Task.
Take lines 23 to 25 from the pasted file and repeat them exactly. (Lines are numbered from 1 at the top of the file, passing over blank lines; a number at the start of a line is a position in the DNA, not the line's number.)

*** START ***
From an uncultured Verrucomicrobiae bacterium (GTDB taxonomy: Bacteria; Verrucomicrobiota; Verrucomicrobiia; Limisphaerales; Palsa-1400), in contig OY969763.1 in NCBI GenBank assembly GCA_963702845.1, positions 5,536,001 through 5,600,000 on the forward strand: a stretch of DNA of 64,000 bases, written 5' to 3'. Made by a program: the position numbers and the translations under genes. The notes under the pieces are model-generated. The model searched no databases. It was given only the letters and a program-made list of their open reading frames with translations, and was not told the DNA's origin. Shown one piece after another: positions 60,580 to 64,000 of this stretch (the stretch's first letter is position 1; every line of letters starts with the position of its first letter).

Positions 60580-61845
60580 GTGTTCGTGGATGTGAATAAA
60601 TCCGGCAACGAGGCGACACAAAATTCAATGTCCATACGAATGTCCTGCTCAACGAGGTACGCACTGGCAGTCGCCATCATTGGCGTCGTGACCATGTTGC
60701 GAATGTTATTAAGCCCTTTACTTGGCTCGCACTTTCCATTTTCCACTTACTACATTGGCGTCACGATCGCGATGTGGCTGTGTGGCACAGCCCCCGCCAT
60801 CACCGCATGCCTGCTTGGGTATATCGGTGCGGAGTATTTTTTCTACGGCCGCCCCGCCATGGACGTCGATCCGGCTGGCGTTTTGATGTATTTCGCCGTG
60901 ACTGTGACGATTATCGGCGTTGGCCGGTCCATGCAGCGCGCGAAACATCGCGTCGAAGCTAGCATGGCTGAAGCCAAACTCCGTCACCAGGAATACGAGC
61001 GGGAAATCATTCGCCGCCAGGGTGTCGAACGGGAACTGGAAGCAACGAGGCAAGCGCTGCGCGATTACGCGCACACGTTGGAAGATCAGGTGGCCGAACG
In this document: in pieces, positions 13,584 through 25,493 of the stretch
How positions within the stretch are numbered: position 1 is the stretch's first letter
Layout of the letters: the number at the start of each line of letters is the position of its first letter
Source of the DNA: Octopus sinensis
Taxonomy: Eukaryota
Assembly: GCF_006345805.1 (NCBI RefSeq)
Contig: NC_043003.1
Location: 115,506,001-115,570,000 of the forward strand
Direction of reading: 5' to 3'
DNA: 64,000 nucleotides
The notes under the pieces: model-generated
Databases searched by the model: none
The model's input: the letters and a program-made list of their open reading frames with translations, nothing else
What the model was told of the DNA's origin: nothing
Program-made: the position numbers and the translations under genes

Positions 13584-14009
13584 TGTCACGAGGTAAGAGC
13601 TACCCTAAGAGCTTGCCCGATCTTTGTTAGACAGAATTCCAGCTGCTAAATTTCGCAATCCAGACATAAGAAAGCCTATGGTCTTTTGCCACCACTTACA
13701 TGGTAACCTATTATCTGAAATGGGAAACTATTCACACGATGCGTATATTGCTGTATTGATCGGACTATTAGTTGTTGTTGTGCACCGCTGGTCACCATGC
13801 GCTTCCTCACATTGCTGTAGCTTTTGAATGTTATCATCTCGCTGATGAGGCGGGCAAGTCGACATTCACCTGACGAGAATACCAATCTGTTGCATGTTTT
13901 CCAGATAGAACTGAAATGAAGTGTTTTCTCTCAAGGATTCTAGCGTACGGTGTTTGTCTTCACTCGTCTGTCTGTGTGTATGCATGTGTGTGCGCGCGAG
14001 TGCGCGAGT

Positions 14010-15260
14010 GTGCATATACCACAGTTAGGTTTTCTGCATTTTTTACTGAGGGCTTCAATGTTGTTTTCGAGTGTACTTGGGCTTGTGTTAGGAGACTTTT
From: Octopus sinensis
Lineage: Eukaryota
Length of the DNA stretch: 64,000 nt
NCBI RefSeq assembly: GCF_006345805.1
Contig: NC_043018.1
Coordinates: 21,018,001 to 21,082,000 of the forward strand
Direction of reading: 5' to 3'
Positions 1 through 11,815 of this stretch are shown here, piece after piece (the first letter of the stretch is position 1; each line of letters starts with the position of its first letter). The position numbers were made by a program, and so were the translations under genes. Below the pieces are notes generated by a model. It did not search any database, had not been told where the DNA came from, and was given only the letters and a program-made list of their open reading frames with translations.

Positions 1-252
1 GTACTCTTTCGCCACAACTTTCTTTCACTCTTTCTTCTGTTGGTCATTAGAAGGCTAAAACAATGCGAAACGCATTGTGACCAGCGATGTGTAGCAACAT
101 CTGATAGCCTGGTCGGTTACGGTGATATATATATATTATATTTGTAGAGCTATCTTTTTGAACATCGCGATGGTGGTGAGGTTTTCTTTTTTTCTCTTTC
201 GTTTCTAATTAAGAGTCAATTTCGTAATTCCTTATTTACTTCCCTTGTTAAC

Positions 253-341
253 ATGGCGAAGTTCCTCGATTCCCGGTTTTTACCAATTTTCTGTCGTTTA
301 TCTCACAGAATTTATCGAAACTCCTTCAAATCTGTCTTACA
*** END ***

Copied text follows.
Program-made: the position numbers and the translations under genes

Positions 13584-14009
13584 TGTCACGAGGTAAGAGC